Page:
Most programmers regard anything that doesn’t generate code to be a waste of time. Thinking doesn’t generate code, and writing code without thinking is a recipe for bad code. Before we start to write any piece of code, we should understand what that code is supposed to do. Understanding requires thinking, and thinking is hard. – Leslie Lamport
I recently modified some code I hadn’t written to add one tiny feature to a program. Doing that required understanding an interface. It took me over a day with a debugger to find out what I needed to know about the interface — something that would have taken five minutes with a spec. To avoid introducing bugs, I had to understand the consequences of every change I made. The absence of specs made that extremely difficult. Not wanting to find and read thousands of lines of code that might be affected, I spent days figuring out how to change as little of the existing code as possible. In the end, it took me over a week to add or modify 180 lines of code. And this was for a very minor change to the program. – Leslie Lamport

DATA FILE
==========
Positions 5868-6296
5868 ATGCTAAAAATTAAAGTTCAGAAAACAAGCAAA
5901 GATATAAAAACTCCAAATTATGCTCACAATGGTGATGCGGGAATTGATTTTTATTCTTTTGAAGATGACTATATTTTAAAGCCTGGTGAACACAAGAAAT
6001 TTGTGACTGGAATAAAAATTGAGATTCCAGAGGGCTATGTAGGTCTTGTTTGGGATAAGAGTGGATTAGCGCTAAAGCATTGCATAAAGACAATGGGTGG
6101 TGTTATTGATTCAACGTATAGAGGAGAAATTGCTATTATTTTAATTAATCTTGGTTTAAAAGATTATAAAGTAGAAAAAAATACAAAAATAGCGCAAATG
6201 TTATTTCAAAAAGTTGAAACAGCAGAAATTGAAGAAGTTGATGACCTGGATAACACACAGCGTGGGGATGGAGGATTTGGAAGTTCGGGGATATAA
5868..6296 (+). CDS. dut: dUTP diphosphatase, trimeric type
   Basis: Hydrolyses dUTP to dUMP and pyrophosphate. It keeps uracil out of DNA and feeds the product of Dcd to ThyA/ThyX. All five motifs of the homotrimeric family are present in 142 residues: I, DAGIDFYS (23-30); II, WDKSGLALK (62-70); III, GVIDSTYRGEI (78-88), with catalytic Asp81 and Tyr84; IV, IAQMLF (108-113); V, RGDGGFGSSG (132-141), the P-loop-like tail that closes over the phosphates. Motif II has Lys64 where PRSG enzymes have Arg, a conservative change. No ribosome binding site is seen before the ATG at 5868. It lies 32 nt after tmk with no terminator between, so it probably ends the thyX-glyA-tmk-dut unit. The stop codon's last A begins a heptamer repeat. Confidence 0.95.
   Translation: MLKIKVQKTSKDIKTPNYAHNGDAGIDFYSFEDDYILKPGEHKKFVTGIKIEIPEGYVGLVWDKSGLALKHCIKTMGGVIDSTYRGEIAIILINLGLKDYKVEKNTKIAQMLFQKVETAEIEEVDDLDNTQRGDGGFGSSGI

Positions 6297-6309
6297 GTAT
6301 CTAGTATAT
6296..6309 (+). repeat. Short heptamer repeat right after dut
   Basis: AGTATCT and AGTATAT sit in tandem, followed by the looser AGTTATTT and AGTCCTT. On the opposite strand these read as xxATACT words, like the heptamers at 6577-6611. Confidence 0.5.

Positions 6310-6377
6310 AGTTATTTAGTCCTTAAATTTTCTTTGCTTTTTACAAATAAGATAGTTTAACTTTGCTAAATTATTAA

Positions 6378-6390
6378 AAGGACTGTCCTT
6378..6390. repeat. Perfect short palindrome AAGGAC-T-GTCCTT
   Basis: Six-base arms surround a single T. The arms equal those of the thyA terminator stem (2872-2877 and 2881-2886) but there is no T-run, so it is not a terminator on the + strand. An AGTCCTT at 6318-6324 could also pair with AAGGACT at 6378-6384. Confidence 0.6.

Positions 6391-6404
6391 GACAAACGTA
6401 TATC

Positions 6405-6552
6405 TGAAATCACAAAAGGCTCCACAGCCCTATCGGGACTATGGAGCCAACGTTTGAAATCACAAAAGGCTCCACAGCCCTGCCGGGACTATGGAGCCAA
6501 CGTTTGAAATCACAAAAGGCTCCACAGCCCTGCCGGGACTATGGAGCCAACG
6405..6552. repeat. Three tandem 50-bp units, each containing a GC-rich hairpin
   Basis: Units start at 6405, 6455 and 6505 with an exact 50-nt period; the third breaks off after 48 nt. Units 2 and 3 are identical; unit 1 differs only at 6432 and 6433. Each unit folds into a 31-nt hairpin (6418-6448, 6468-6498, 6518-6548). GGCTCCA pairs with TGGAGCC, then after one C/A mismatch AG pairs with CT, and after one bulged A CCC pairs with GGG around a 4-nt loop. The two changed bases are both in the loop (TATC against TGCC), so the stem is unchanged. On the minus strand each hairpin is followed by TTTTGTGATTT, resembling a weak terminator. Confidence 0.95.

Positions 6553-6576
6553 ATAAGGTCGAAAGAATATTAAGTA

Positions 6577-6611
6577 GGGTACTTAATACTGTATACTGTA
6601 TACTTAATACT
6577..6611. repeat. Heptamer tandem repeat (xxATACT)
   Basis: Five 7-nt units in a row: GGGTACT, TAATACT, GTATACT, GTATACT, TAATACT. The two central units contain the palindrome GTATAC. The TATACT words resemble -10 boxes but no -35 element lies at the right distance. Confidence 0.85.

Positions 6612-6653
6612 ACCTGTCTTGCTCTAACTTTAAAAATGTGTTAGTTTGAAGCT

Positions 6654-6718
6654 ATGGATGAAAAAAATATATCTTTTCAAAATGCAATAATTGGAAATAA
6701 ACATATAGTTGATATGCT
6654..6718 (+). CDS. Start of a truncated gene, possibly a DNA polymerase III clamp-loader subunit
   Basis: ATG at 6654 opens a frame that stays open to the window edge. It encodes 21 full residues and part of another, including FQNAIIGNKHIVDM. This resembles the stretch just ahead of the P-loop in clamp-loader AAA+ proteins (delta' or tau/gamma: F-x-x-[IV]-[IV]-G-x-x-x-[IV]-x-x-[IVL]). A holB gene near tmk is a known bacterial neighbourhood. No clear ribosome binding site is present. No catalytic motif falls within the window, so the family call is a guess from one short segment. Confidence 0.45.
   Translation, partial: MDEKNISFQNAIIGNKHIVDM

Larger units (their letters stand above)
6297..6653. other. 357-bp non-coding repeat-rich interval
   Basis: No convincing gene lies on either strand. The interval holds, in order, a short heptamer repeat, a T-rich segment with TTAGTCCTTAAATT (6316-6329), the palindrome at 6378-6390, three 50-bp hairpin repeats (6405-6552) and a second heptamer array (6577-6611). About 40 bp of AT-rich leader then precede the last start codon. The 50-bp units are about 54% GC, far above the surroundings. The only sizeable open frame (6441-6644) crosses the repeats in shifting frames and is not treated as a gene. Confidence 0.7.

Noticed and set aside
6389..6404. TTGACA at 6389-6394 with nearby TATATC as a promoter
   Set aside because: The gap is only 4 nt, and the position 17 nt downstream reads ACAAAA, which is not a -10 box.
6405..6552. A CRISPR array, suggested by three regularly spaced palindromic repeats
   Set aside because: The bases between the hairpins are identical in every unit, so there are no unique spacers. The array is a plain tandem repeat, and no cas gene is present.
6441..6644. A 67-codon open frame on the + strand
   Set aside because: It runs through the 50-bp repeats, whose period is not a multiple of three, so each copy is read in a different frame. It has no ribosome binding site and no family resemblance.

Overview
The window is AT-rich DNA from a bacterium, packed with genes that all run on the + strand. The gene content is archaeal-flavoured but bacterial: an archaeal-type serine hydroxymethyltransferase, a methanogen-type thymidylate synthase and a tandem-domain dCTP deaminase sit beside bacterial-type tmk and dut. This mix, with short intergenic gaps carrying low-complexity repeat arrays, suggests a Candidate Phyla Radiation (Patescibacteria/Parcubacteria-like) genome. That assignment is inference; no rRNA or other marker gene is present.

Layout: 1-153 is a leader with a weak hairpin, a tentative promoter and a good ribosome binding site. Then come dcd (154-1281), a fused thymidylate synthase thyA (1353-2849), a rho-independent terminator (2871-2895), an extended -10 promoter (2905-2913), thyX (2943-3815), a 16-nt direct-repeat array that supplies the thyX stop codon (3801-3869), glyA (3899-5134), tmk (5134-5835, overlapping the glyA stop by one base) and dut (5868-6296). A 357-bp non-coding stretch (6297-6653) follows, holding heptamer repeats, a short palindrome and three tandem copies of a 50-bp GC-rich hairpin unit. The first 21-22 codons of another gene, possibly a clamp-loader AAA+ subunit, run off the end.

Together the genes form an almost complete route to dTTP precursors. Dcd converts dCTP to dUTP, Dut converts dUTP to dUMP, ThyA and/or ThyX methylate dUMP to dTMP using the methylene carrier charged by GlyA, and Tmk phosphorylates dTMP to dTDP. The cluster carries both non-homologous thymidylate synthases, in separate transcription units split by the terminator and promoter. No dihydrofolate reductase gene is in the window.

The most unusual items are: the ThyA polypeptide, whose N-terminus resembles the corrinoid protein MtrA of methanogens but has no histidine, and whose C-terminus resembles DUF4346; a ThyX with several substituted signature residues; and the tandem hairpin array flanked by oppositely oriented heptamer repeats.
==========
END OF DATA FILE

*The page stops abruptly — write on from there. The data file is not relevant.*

New age software gurus and hard-core agilistas have always condescendingly trashed the “building a house” and “building a bridge” metaphors for software development. The reasoning is that houses and bridges are made of hard-to-reconfigure atoms, whilst software is forged from simple-to-reconfigure bits. Well, yeah, that’s true, but… size matters.
In small systems, if you discover you made a big mistake three quarters of the way through the project, you can rewrite the whole shebang in short order without having to bend metal or cut wood. But as software systems get larger, at some point the “rewrite-from-scratch” strategy breaks down – and often spectacularly. Without house-like blueprints or bridge-like schema to consult, finding and reasoning about and fixing mistakes can be close to impossible – regardless of which state-of-the-art process you’re using.